Today’s guest blogger at the Writer’s Resource Center, Andrew Dlugan, discusses how to add meaningful context when you write about numbers and statistics. Numbers and statistics without context can confuse and even distress the average reader. I’ve spent most of my professional life writing about statistics, trying to present important public health information in a context that can be readily understood by the general public. It’s an incredible challenge, and Andrew provides good examples, including one from cancer research. To simply say that over a half million people will die from cancer in 2008, without providing some underlying context, does a disservice to the average reader. Providing the percentage of the general population that that number actually represents helps to educate the reader. Andrew goes a bit further by drawing on examples that the average reader is assumed to readily comprehend, for example, generalizing to the “population” of visitors to the Writer’s Resource Center (although he does provide the caveat that this population may not be representative of the larger general population). Click here to read his full post.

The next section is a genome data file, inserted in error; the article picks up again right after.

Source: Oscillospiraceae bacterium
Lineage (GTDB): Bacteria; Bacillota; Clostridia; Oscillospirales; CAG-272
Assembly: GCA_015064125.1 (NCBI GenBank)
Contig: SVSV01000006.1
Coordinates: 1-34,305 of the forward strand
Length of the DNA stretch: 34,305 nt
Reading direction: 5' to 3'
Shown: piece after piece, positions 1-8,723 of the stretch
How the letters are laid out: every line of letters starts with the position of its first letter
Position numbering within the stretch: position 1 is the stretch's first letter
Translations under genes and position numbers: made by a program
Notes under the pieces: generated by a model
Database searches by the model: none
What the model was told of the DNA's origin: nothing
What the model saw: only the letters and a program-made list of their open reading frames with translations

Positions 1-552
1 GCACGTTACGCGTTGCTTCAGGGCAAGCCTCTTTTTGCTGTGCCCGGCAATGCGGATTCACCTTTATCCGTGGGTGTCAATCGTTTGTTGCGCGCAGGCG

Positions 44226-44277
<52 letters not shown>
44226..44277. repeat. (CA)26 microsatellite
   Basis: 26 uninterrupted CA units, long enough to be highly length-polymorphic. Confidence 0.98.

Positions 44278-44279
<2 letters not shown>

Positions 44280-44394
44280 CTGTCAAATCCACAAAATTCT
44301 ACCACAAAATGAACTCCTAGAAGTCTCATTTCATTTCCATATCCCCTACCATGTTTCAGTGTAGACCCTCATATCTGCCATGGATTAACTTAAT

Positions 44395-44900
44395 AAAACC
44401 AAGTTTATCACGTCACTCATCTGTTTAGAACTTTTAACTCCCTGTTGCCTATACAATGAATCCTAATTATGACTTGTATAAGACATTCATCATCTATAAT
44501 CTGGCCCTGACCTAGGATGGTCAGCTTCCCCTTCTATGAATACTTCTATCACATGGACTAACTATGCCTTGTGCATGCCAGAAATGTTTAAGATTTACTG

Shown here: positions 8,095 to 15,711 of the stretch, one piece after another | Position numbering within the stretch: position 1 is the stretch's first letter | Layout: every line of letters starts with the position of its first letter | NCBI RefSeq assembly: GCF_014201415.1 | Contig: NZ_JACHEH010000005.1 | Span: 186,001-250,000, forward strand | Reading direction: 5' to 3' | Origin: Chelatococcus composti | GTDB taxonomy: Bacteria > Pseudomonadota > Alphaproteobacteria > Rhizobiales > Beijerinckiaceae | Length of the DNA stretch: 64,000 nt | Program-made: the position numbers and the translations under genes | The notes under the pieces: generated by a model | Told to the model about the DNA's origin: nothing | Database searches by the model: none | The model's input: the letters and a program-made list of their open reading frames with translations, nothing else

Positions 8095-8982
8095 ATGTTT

Most Recent Stuff
- More Summertime Reading Fun: My GRL by John Howell is Featured on Ereader News Today for $.99 — Fiction Favorites June 13, 2017
- Semi-Traditional Book Review: Reading in Progress #MondayBlogs #bookreview #memoir June 12, 2017
- Two new pieces are included in Kevin Brennan’s In No Particular Order, plus an original preface June 9, 2017
- Kevin Brennan’s In No Particular Order is Now Available on Amazon! June 6, 2017
- Living in the Moment and Beyond #Inspirational #MondayBlogs June 5, 2017
Follow me on Twitter (if you can)My Tweets